Art, Cultural Heritage, and the Law is one of the first and most comprehensive legal casebooks to address the rapidly emerging fields of art and cultural heritage law. It is also distinctive in its extensive use of an interdisciplinary approach, with accompanying images to illustrate the artworks discussed in the legal materials. The fourth edition continues the tradition of the earlier editions in focusing on the meaning of the art works and cultural objects that are at the heart of an increasing number of legal disputes. This book addresses artists’ rights (freedom of expression, copyright, and moral rights), the functioning of the art market (dealers and auction houses, warranties of quality and authenticity, transfer of title and recovery of stolen art works, and the role of museums), and cultural heritage (including the fate of art works and cultural objects in time of war; the international trade in art works and cultural objects; the historic, archaeological, and underwater heritage of the United States; and indigenous cultures, focusing on restitution of Native American cultural objects and human remains and the appropriation of indigenous culture). The inclusion of images of many of the art works and cultural objects at issue helps students to understand why these disputes occur and why the litigants feel so strongly about the outcomes.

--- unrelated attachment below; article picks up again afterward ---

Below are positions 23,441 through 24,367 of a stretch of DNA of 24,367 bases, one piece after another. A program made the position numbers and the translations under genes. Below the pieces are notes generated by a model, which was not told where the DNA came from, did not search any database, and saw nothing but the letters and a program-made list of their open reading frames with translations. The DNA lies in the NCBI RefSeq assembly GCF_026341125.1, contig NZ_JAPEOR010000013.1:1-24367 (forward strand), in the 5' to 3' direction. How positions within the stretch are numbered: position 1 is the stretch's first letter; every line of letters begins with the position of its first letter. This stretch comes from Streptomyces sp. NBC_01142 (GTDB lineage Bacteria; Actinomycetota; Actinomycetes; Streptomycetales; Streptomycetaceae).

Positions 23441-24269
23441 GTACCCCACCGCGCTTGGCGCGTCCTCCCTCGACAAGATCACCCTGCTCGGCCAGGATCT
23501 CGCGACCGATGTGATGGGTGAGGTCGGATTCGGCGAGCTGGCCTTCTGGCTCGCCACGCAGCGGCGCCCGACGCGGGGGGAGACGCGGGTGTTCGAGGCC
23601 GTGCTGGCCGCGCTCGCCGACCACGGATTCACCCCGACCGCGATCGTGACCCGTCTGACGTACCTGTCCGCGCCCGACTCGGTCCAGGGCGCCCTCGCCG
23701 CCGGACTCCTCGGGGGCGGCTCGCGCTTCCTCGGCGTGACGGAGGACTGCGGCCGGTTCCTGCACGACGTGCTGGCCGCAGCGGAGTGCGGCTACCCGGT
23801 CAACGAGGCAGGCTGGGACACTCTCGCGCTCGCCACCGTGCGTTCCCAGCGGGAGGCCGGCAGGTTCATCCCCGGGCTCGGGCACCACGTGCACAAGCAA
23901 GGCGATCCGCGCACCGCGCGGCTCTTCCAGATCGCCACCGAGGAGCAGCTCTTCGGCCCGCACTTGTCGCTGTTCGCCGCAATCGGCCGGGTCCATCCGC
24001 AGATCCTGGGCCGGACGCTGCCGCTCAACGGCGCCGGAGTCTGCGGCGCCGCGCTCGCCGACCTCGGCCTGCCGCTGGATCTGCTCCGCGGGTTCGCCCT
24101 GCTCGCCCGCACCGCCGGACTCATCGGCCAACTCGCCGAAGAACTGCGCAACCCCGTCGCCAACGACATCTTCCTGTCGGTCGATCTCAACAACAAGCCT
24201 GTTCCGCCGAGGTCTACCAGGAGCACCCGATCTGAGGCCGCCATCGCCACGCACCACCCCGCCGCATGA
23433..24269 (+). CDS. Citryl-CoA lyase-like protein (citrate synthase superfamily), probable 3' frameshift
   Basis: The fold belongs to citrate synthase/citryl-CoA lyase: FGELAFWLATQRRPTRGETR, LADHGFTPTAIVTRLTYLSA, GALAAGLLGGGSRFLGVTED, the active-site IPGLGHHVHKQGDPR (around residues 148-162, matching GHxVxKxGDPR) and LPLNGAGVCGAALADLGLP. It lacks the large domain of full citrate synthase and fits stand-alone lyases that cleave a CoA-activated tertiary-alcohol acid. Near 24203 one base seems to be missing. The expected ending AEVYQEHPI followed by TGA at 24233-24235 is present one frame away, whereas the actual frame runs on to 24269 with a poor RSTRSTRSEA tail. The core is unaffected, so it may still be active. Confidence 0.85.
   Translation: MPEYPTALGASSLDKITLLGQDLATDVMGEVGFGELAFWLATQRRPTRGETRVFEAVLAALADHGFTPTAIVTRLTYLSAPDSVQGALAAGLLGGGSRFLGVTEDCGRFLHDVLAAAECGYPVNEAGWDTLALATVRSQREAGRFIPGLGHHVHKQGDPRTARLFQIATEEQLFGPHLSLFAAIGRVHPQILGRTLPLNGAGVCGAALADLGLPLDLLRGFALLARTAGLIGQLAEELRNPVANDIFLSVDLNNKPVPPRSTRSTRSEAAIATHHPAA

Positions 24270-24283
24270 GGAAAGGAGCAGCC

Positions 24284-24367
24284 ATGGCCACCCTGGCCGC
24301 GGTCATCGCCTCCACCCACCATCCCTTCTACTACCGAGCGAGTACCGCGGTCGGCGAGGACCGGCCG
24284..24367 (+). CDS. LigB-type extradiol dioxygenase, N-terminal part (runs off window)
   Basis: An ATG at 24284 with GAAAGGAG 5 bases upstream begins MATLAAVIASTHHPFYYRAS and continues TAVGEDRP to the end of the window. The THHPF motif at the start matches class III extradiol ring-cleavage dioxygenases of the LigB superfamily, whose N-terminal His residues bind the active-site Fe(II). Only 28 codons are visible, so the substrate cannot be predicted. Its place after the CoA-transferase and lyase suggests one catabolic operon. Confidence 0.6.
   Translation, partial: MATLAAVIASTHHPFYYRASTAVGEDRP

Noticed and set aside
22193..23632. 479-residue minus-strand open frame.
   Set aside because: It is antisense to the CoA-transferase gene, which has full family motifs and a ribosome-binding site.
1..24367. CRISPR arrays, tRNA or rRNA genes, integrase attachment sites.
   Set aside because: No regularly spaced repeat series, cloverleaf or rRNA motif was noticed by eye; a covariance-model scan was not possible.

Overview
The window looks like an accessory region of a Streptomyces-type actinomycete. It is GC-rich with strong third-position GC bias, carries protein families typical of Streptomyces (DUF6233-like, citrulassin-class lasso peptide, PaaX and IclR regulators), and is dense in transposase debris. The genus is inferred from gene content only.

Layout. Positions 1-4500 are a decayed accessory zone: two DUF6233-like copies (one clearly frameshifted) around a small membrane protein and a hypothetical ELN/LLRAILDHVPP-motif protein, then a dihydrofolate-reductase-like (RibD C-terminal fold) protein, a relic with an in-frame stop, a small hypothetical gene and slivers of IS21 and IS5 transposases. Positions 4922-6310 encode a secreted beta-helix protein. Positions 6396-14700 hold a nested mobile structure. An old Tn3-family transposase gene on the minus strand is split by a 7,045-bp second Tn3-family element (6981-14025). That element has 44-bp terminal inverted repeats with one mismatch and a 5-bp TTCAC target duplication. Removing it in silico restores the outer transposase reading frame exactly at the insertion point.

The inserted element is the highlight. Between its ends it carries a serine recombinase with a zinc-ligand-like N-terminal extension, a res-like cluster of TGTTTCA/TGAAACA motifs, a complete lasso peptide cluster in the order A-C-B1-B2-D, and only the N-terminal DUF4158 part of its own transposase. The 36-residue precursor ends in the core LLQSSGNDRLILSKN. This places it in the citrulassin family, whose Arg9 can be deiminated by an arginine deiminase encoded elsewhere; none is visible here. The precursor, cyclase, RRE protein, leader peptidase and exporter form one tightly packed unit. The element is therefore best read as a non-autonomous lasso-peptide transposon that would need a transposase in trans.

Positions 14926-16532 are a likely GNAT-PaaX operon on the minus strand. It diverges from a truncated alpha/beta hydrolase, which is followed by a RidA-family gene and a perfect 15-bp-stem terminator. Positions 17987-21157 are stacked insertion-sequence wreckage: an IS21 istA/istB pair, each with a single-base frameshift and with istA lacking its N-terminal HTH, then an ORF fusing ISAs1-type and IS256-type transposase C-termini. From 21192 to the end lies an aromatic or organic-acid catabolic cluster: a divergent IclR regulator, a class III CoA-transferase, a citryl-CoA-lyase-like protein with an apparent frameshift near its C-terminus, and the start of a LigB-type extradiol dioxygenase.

The fourth edition retains the basic structure of the earlier editions while updating all relevant case law, legislation, and policies. It includes cutting-edge legal developments, such as Cariou v. Prince, the Berkshire Museum deaccessioning decision, Trustees of the Corcoran Gallery v. District of Columbia, the Knoedler Gallery cases, Foreign Sovereign Immunities Act cases (Williams v. National Gallery of Art, Philipp v. Federal Republic of Germany, Rubin v. Iran, and DeCsepel v. Hungary), Konowaloff v. Metropolitan Museum of Art, Okinawa Dugong v. Mattis, Navajo Nation v. Dep’t of Interior, and Navajo Nation v. Urban Outfitters. Treatment of new legislation includes the Holocaust Era Art Recovery Act, the Foreign Cultural Exchange Jurisdictional Immunity Clarification Act, and the Protect and Preserve International Cultural Property Act. A new section examines the intersection of human rights and cultural heritage, while expanded sections address the use of civil forfeiture in art recovery cases, museum policies on acquisition of antiquities and the use of proceeds realized from the sale of art works from museum collections, and comparative analysis of market country implementation of the 1970 UNESCO Convention.
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